Empowering the Girl Child through Entrepreneurship

To all the little girls who are watching this, never doubt that you are valuable and powerful, and deserving of every chance and opportunity in the world to pursue and achieve your own dreams ” – Hillary Clinton

Empowerment comes in different forms. People of all age ranges, social and cultural background have been empowered differently. Some have been trained to go to school so they can become a doctor or lawyer etc so they can trade their expertise for a decent income. Some have been trained as artisans to trade their skills for money, while some rely on their natural talents to earn a living. The bottom line is, at the end of the day, money in most cases is the sole motivator for being in business or a profession. Very few rely on intrinsic motivation to be in business.


 It is extremely crucial to empower our next generation with adequate knowledge about entrepreneurship and how they can play a pivotal role in changing the face of commerce for their generation. With the direction the world is heading, some profession and skills will become obsolete or will be replaced by technology in the near future and many more will be born. The industry that may not be heavily impacted are the ones that serve the crucial needs of humanity. That has been established in light of  the recent covid-19 lock-down where only businesses mandated to operate are the ones that fall within the essential service market. What that should reiterate to us is to carve our niche in areas of essential service industry and also encourage our children to do the same.

Going back memory lane due to Covid-19 lock-down, I was reflecting on my trajectories as an Entrepreneur. As a young child in primary 4 at Army Children School in Ikeja Cantonment, I was selling jotter to my classmates because they liked the one I was using at the time. I can’t remember exactly  what led up to that decision but my younger self could have thought of how to turn N10 to N20. That small business venture was short lived when my father was invited to school, he was informed of my “trading”.  I remember being called to the headmaster’s office and was asked if I wanted to be a business woman when I grow up in a way that discredits Entrepreneurship. I said yes and the headmaster looked at my father in total amazement. Luckily, I come from a background that encourages entrepreneurship.


My ancestors were Entrepreneur and I believe Entrepreneurship in emerging economies will positively shape the future of the girl child if encouraged. It is pertinent to state here that I’m also of the opinion that not everyone is wired to be an Entrepreneur just like not everyone is wired to be a doctor. However, one incontrovertible fact is, women are underrepresented in top leadership positions. That can be eliminated when it becomes socially “acceptable” to tell our children to go to school to learn the rudiments of business as opposed to going to school with the sole intention of getting a job that pays well in exchange for their time and skill-sets. My reasoning is, their time and skills can be used to create much more value unlimited to an allotted time and without any hindrances for their creative mind and spirit to manifest and flourish.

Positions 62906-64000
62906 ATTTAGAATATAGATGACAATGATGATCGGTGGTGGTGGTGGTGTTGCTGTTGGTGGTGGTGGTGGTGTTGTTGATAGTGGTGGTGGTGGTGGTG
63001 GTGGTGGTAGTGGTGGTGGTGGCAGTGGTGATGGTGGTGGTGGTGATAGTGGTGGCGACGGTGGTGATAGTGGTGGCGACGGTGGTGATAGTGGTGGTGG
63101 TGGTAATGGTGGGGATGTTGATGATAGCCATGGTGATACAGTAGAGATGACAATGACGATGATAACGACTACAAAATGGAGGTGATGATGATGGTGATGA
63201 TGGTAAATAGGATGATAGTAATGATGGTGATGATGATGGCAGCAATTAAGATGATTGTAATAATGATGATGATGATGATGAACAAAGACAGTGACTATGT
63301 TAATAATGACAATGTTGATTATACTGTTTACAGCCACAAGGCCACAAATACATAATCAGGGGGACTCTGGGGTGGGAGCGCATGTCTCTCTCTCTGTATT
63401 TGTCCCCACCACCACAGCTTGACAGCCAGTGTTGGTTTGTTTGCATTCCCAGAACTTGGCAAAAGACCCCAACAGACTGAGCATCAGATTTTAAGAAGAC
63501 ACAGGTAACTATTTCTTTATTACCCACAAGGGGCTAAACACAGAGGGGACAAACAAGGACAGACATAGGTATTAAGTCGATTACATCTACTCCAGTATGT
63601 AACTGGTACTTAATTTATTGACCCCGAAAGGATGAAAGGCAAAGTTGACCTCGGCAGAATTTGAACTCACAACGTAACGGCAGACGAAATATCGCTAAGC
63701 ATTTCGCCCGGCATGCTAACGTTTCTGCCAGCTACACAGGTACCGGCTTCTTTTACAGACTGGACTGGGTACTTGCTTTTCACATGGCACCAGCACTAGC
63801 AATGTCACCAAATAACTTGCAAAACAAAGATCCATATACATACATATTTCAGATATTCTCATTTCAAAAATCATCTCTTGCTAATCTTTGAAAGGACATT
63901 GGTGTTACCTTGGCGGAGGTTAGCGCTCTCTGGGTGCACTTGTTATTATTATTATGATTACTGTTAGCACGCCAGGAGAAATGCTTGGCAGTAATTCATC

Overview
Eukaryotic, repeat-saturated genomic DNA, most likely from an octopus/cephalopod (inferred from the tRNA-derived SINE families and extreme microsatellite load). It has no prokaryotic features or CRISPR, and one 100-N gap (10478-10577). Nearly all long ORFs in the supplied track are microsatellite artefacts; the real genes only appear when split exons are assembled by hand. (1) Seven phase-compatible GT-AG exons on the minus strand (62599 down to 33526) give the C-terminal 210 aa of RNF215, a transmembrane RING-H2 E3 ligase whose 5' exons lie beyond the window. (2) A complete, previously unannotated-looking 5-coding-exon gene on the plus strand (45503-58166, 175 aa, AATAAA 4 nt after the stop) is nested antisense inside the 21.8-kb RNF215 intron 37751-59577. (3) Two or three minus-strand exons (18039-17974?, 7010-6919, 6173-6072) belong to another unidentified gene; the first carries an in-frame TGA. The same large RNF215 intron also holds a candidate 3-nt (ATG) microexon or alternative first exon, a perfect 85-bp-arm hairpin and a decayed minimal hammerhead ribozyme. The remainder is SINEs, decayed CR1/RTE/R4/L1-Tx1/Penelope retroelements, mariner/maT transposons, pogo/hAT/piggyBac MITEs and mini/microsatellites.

There’s been a lot of misconceptions about Entrepreneurship. The truth is, there’s no better time in history as such a time as this to start shifting our paradigm most especially for the next generation of the African child. 
With our generation of African women experiencing subliminal sexism, age, gender and racial discrimination in the workplaces around the world. it is high time we shielded the next generation of the girl child from experiencing those biases either from the workplaces or in the society.
We live at a time when biases are formed based on pigmentation, antecedents and our socioeconomic status. Our girl child will be at a disadvantage if they aren’t enlightened, prepared and trained to face the world that awaits them. We as parents must help them develop a boss’s mindset right from their teenage years. They should  be trained to think as a producer rather than a consumer. 


It is vital that they understand the differences between trading their time, skills and intelligence for money and having their money work for money. Also, they should be encouraged to be a contributing member of the society as well as be a high performer irrespective of who their competitor is.
This can happen when we begin empowering them to start taking steps in the right direction. Instead of struggling to get a sit at the table, we should own the table so our girl child can dream of owning their own table, chair and conference room. We are their biggest role model and as such, it will enable them function and reason at an optimal level thereby bringing nothing short of excellence to the table when the time is right.
Educating a girl child is the gateway to poverty alleviation. When girls are armed with the right tool to succeed, they are given a leveled playing field to compete with the opposite sex i.e they are given equal opportunity to succeed. Even though it may not seem like it, sexism is real and we as women must develop an impregnable psychology to succeed in today’s world.


There’s been a lot of advocacy in recent times for the need for government to close the gender pay gap. Our girl child must  be trained to create real value by discovering what makes them valuable to the society. Recognizing their values eliminate mediocrity, enhances productivity and set them up for success. Our values are what makes us Unique as individuals. They are our strength and it is essential for our girls to get trained in their areas of strength as well as set up their practice in those areas. That will enable them work meaningfully, impact more lives positively and work on their own terms. That value is what will earn them respect and ultimately create wealth.